The Courier News from Blytheville, Arkansas on April 22, 1967 · Page 5
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April 22, 1967

The Courier News from Blytheville, Arkansas · Page 5

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Blytheville, Arkansas
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Saturday, April 22, 1967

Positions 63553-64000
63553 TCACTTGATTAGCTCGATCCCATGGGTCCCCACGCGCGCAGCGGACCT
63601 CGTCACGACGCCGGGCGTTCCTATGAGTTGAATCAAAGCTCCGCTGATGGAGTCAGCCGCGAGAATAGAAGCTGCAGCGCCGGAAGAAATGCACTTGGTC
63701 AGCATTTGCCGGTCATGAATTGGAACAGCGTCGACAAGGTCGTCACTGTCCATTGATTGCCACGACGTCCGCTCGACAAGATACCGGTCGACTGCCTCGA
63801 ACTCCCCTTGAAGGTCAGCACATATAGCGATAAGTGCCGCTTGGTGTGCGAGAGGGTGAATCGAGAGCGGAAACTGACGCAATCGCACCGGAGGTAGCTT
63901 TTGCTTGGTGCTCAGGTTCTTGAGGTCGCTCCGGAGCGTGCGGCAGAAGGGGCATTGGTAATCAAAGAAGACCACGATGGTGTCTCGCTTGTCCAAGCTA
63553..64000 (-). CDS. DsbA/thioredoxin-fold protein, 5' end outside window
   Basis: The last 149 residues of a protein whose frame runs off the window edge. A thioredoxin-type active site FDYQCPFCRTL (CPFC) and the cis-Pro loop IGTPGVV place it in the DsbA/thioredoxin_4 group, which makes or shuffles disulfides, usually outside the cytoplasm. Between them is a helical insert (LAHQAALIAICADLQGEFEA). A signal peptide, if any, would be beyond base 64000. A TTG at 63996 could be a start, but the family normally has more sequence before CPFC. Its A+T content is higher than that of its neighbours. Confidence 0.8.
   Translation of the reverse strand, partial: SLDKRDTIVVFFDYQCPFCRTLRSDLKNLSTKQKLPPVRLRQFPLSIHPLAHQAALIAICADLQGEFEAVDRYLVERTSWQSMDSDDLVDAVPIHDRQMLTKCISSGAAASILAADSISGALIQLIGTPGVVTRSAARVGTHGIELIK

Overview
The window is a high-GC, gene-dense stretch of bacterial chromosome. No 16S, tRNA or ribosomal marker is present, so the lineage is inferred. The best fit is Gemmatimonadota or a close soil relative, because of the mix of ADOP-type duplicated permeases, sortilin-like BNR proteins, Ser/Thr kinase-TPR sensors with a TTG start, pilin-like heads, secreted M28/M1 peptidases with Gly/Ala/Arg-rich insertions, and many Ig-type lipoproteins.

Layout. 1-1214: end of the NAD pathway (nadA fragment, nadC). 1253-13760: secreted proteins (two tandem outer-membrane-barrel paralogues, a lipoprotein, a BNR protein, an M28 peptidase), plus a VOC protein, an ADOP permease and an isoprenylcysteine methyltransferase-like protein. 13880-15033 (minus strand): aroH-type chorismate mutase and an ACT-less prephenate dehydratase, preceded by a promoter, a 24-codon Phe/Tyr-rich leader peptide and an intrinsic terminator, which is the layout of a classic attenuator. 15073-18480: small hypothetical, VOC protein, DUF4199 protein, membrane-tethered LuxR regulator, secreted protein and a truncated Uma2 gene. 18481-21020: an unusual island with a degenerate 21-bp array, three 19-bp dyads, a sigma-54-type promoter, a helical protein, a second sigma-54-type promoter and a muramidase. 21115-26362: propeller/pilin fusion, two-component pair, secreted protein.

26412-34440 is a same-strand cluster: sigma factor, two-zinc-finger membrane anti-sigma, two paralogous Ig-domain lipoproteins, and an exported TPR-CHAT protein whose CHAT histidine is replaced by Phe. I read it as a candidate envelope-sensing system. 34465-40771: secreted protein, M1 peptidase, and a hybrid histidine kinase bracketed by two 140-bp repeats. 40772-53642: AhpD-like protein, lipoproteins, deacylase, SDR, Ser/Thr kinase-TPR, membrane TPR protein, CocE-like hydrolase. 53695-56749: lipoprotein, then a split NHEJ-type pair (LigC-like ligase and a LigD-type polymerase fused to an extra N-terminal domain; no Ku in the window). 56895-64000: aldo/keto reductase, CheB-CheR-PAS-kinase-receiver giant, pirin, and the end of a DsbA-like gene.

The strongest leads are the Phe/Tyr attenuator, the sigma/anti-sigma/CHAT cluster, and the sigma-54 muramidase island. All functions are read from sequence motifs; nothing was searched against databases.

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BtythevTUe (Ark.) Courier News - Saturday, April »,- 1MT - Puff Svetlana Seeks New Life Snake Troubles FOLLIES EMCEE - Trent Wood of Memphis television will be master of ceremonies at tonight's presentation of "The Sound of Music," at Armorel School Follies at Armorel High School gymnasium at 7:30 p.m. A crowd of over 600 is expected for tonight's program. Weather Teiterd»y'« hish-S> Overnight low—58 Precipitation preTlous (to t a.m. todsy)—.09 precipitation Jan. 1 to sunset todiy-8:38 Sunrise tomorrow—5:19 This Dlt« A Y«W At" yesterday's High—«« Overnight low—50 precipitation J»n. 1 to dat«—lS.3« Traffic Accidents Charges of driving while intoxicated and hazardous driving were filed against Summers H. James, 51, of Clarkton, Mo., after he was involved in an automobile accident with Louis* Nolen, 57, of 421 East Sycamore. The accident occurred on Division and Chikasawba at 8:45 were reported. WJWIO Sunday afternoon 1:00 PLAY OF THE WEEK All Summer Long. Robert An derson's touching story abou a twelve - year - old boy who By BOB MONROE NEW YORK (AP) - An sion myself, without anybody's lelp or preaching. Odyssey across three continents i "But that was a great change has brought Svetlana Stalin, because since that moment the daughter of the late Soviet die- main dogmas of communism tator, to the United States seek- lost their significance for me." ing a new life with freedom of "I have come here In order to self-expression. seek the self-expression that has In a simply worded statement been denied me for so long in she said disenchantment with he communism taught her since her childhood and discovery of a deep religious faith iad led to the decision to defect rom her Soviet homeland. "I found it was impossible to exist without G«! in one's leart," she said on her arrival i'rlday. "I came ts that conclu- Russia," the red-haired 42-year. old widow explained. She said she liad struggled against the break because it meant leaving her two children in Moscow and not seeing them again for a long time, "but all was in vain. I felt it was impossible to go back." So, on the evening of March 6 Must Decide U.N. Meet Has Tough Issues By WILLIAM N. OAT1S UNITED NATIONS, N.Y. (AP) - Delegates to the U.N. General Assembly's special session expressed private doubts today that agreement will be reached on the two Issues at stake: South-West Africa's future and U.N. peacekeeping fl- ElftBCfiS. The I2Z-nation assembly Is supposed to carry through the decision of the last regular session to terminate South Africa's League of Nations mandate over South-West Africa »nd bring it under U.N. auspices. The session also inherited the nagging problem of peacekeeping, stalemated by Soviet Insistence that only the Security Council has the right to authorize and finance such operations. The United States and other nations insist that the General Assembly shares that authority, particularly when council action has been limited mainly to the extremist wing of the African and Asian groups. The United States called Friday for renewed contacts with South Africa over the territorial issue. South Africa has made plain If will ignore any U.N. decision on South-West Africa. Coppolino Cos* Hears Testimony NAPLES, Fla. (AP)-A na tionally recognized expert in anesthesiology has testified tha the state's evidence of death bj drugging in the Coppolino mur der trial was not arrived at bj "scientific method." "When you come up with on( igure that has to be multipliet >y three to get another figure hat is not scientific method,' Dr. Francis Foldes, chief of an esthesiology at New York' Montefiore Hospital, said Fri ! she went to the American Em- assy In New Delhi requesting asylum in this country and began the Odyssey that took her rt>m India to Italy, then Swit- erland and finally the United States. Miss Stalin declined to say vhether she had been granted permanent asylum here. In Washington the State Department said, "She is free to remain here as long as she wishes and is free to leave whenever she wishes." Prior to her arrival the department notified the Soviet Smbasy she was on her way. There has been concern in the capital over the possible effect on U.S.-Soviet relations. Already here when she ar- GREECE runs away cause of a from lack home be- of understanding and affection from his family. His life changes far too soon from innocence to stark realization about the world'that surrounds him. Starring Betty Field, Keir Dullea, and Henderson Forsythe. 8:00 FRENCH CHEF Chocolate Souffle. A delicious, dramatic, light - as - a - feath er dessert, that requires only three things. The secret is revealed by the inimitable Julia Child. 3:30 N.E.T. PLAYHOUSE The Battle of Gulloden. A dramatic reconstruction of this historic event which took place in 1746. Filmed on location in Inverness, Scotland, the cameras capture an assimilated battle between the Scottish Highlanders and the English. 4:45 SUNDAY SHOWCASE The Trail'Begins. "The .final program on' the contemporary cultural' scene in theU.S.S.R. is'a'dramatization of the trial of 'two "Soviet writers, Yuri Daniel and Andrei'Sinyafsky. Cast includes James Ray, Charles Siebert and Howard Da'Silva." s blocked by a veto. Assembly president Abdul Rahman Pazhwafc opened the special session Friday with a warning that delegates must deal with "problems of crucial importance — problems of jus- :ice and problems of peace," Shat are "highly complex." The session is expected to last for three or four weeks. The last assembly placed «ie vast territory of South-West Africa under U.N. responsibility as a first step towards independence for the former German colony. The issue is whether the United Nations should try to force its way into the territory or reason with the South African government. The' demand fpr force day. Foldes challenged the state's experts who claim Dr. Carl Cop- jolino, 34, murdered his wife, Darmela, 32, with a paralyzing drug. Porter Barren Porter Barren, M, Memphis, died Thursday morning 'at Baptist Memorial Hospital; His wife Lucille, 'Is the" daughter 'of Mr. arid Mrs.' A.L. Richardson Sr. of Blytheville: ...... Services will be 2 p.m. Sunday from' the Memphis Funeral Home. 'In addition to his wife, he leaves one son, Gerald Snyder; And two grandchildren. Monday Afternoon 2:45 SOCIAL SECURITY IN ACTION Discussion. Federal benefit* and the elder.citizen. 3:00 WONDERFUL WORLD OF BROTHER BUZZ Hanna Boys' Center. Home for neglected boys. 3:30 THE BIG PICTURE Weekly Report. The U. S. Army in Action around the world. 4:00 WHAT'S NEW Space Age. Dr. Posia explains gravity on' earth and on other planets. 4:30 INSIDE SPORTS Swimming. Bud Wilkinson is host. 4:45 PARIS CALLING Report. Fashions and life la France. 5:00 CRISIS OF MODERN MAN Values for 'Survival. Bishop Pike stresses the close relationship between psychology, education and religion. First white .man to pass through Cumberland Gap was Gabriel Arthur who, in 1673, went over the well-worn Indian trail, "Athawamlnee." Wilberforce University In Ohio is the oldest Negro university In the United States. (Continued from Pege One) at former Premier George Papandrou, 80, who has often called demonstrators into the streets to back up the demands of his powerful leftist Center Union party. The party had warned of rev olution if King Constantine in sisted on holding the elections next month. Whether the 26-year-old king gave the military take-over his full blessing was not clear. Athens radio said the king was present when the new govern ment was sworn in at the roya palace. But its report that the king had signed the decree sus pending constitutional guaran tees was not confirmed. Diplomats outside Greece sug gested that the military had act ed to protect the monarchy. Gen. Gregorios Spandikakis army chief of staff, was named vice premier and defense minis ;er and appeared to be the strongman in the new government. Papandreou was reported among the politicians arrested and an Italian news agency said he had suffered a heart attack. Others said to have been detained included his son, Andreas; Premier Panayiotis Can- ellopoulos, who had been in office only 18 days, and leaders of all parties. The coup followed two years of mounting political turbulence during which King Constantine fired the elder Papandreou as premier in a showdown over control of the armed forces. The coup brought Greece to its gravest crisis since a Communist rebellion was defeated in 1947-49 with American help. ived from Zurich, Switzerland was the manuscript of an 80,000- vord autobiography written In 963 which has been turned over o Harper & Row for publication Oct. 16. * * * Svetlana was the last of the lassengers to disembark from a etliner at Kennedy Airport, She airly bounced down the steps. In a written statement she aid she left Moscow last December to take the ashes of Briesh Singh, the man described iy the Soviet government as her msband, to India. "I fully expected to return to Russia within one month's ime," she wrote. "However, during my stay In India I decided that I could not return to Moscow. "It was my own decision, jased on rny own feelings and experiences, without anyone's advice or help or instruction. "In recent years, we in Russia have begun to think, to discuss, to argue, and we are nol so much automatically devotee any more to the ideas which we were taught." DETROIT (AP)-L.J. Wood's automobile sits abandoned In he company parking lot and Wood says it will slay there uu- II he knows a five-foot greenish- jlue snake Is gone. The reptile first reared its forked tongue last Saturday when Wood got into the car out side his home in suburban Bloomfield Hills. Wood departed, leaving the door ajar, hoping the snake would go. He checked later: no snake. Wood drove to work Wednesday. The snake reappeared as IN THE CHANCERY COURT FOR THE CHICKASAWBA DISTICT OF MISSISSIPPI COUNTY, ARKANSAS ROY STEVENSON, Plaintiff vs. No. 17165 JEWEL STEVENSON, Defendant WARNING 0 -TO The defendant, Jewel Stevenson, is hereby warned to appear within thirty days in the above Court to answer a Complaint filed against her by Roy Stevenson, and is hereby warned that upon her failure to so appear and defend said Complaint may be taken as confessed all as by law provided. WITNESS my hand and seal Clerk of above mentioned urt this the 29th day of March, 967. GERALDINE LISTON, Clerk By Geraldine Liston ames Gardner 4-1, 8, 15. 21 ADOPTION NOTICE TO: LAWRENCE E. GREEN Take notice lhat on the 30th day of March, 1967, a Petition was filed by Malcolm Norvell Teague and Karen Kay Teague, his wife, in the Probate Court for the Chickasawba District of Mississippi County, Arkansas, for the adoption of a certain person named Brent Allyn Green. NOW, unless you appear within thirty (30) days after the date of (his Notice and show cause against such application the question shall he taken as confessed and a Decree of Adoption entered. Dated March 30th, 1967. Elizabeth Blythe Parker, Clerk By Hattie P. Stanfield, D.C. 4-1, 8, 15, 22 his superiors piled into his car on thtir way to lunch. A broom was called in. By then the snake had disappeared again. Thursday, police Cpl. Robert Adaline looked into Wood's car. Coiled upon the driver's seat, the snake looked back. It slithered into'the inner recesses of the seat. Carbon monoxide fumes were pumped into the car. Police checked afterwards: no snake. C. L. Potfer, a private exterminator, dismantled the front seat. Again no snake, but Wood still Isn't satisfied it's gone. Blanchard Springs Caverns Gets $$$ WAH1NGTON (AP) Arkansas News Briefs By THE ASSOCIATED PRESS LITTLE ROCK (AP) -An expenditure of ?50,000 was voted Friday by the Legislative Council for enlargement of the Council's quarters at the Capitol. Plans call for partitioning the present council hearing room into offices and a kitchenette and remodeling the new House committee rooms Into a council hearing room. The Revival Planned A two-night revival lervice will b« held at the Ridgecrert Baptist Church next week. Devotions will begin at 7:30 p.m. on Tuesday and Thursday, Rev. P. H. Jernigan officiating. The public and all member* of the QoomieUon «n tod** to attend. E. A^Mclntqsh Graveside services for Eddie Andrew Mclntosh, two-month- old son of Mr. and Mrs. Raymond Mclntosh of Copter, were held 2 p.m. today at Sandy Ridge Cemetery, Rev. James Barton officiating, Cobb Funeral Home in charge. The infant died yesterday at Chickasawba Hospital. In addition to his parents, he elaves two brothers, James Mc- lntosh and Raymond Dell Mc- Mclntosh, also of the home. And one sister, Brenda Ann MCIntosh, also of the home. Ida Mae Jefferson Services for Ida Mae Jefferson, 53,- *ho died on Thursday, Will be conducted tomorrow morning it 11 o'clock at Home Funeral Home chapel by Rev J. J. Johnson. Burial will be in New Hope Cemetery. She leaves her husband, D. C. Jefferson, BIytnevffle; Three brothers, Charley Wain- ington.'Franlt Washington, both ofHaien, end Luke Washington, Bakersfield, Calif.; . Two siiter*, Mr*. Liih Parker, Hazen, Addle Belle Abston, "WOULD you SEND YOUR CHILD OUT TO DELIVER NEWSPAPERS ON A RAINY DAY?" If interested in a newspaper route for your ten, call or write the circulation manager of the He might get wet feet. He. might even get a cold. On the other hand, newspaper, boys seem to get o little tougher through their day- to-day rain-or-shine service. And in the end they wind up a pretty hardy lot. It's the regular exposure to fresh oir that does it. But that's just one of the advantages. When o boy takes charge of a newspaper route he's going into business for himself. He learns to budget his time, to keep accurate, records; he learns the self-confidence that comes through responsibility. And his profits give him a head start on saving towards his career. If your son comes up someday and asks you if he con have a newspaper -route, don't give him the brush-off. He's showing o little initiative. And that's how John Woyne started out ... ha wos o newspaper boy, too. Blytheville Courier New* House Appropriations Committee approved Friday an appropriation of 1375,000 to continue work on the Blanchard Springs Caverns project in Arkansas. The project has an estimated cost of about $1 million. Ap- iroximately $800,000 has been ippropriated. The appropriation Friday was $175,000 above budget recommendations. The project involves opening vast cavern area for recrea- ional purposes. The work includes sinking of an elevator shaft to make the caverns accessible to visitors. ADOPTION NOTICE TO: LAWRENCE E. GREEN Take notice that on the 30th day of March, 1967, a Petition was filed by Malcolm Norvell Teague and Karen Kay Teague, his wife, in the ProDate Court for the Chichasawba District of Mississippi County, Arkansas, for the adoption of a certain person named Katherine Anne Green. NOW, unless you appear within thirty (30) days after the dale of this Notice and show cause against such application the question shall be taken as confessed and a Decree of Adoption entered. Dated March 30th, 1967. Elizabeth Blythe Parker, Clerk By Hattie P. Stanfield, D.C. 4-1, 8, 15, 22 WASHINGTON (AP) - The Public Health Service awarded a $360,174 grant to Arkansas for regional medical planning Friday, the office of Rep. John Paul Hammerschmidt, R-Ark., announced. The grant will support planning In the first year of a 27- month project to develop a regional medical program to Im- arove the level of diagnosing and treating heart disease, cancer, strokes and related diseases. Threat to LBJ'i Life Received in Germany BONN, Germany (AP) — An alleged threat against President Johnson's life was reported today and the U. S. Embassy said t was confident the West Ger man aut tigate it. The President is expected in Bonn late Sunday or early Monday for the funeral of former Chancellor Konrad Adenauer, and will stay until Tuesday or Wednesday. WASHINGTON (AP) - The Pentagon said Friday that Pfc. Leroy Young Jr., son of Mrs. Levolier A. Young, of Wabash, Ark., had been killed in action In the Vietnam war. CoU FUNERAL HOME DIGNITY EDDIE ANDREW MCOJTOSH, servlc«8 S p.m. today at Btndf Ridge C»met«ry. .iliilllillllllllllllllllillllllllllllllllllllllllllllllllllllllilllllllllllllllllllH BueU W. Carter, MFA Agent 607 N. 6th Next Door to Dixie Pig Phone PO 3-3361 Don't let . a too-small education put the squeeze on you. A too-smaB education can reflly cramp your style. Box you in. Squeeze you into a too-tmall job... and keep yon there permanently. Don't let it happen. Make sure you get an education that's big enough to fit you for life. It'i really the smart thing to do. Because, to get any kind of a good job today, you need a good education- It's the first thing most em- ployers ask for. It's your passport to a good job. with good pay and a. comfortably large future. So if you're fa school now...stay therel Learn all you can for as long as you can. If you're ou* of school, you can still get plenty of valuable training outside the classroom. For details, M* tbe Youth Counselor at your State Employment Service. Or visit a Youth Opportunity Center. To get a good job, get a good education Blytheville Courier News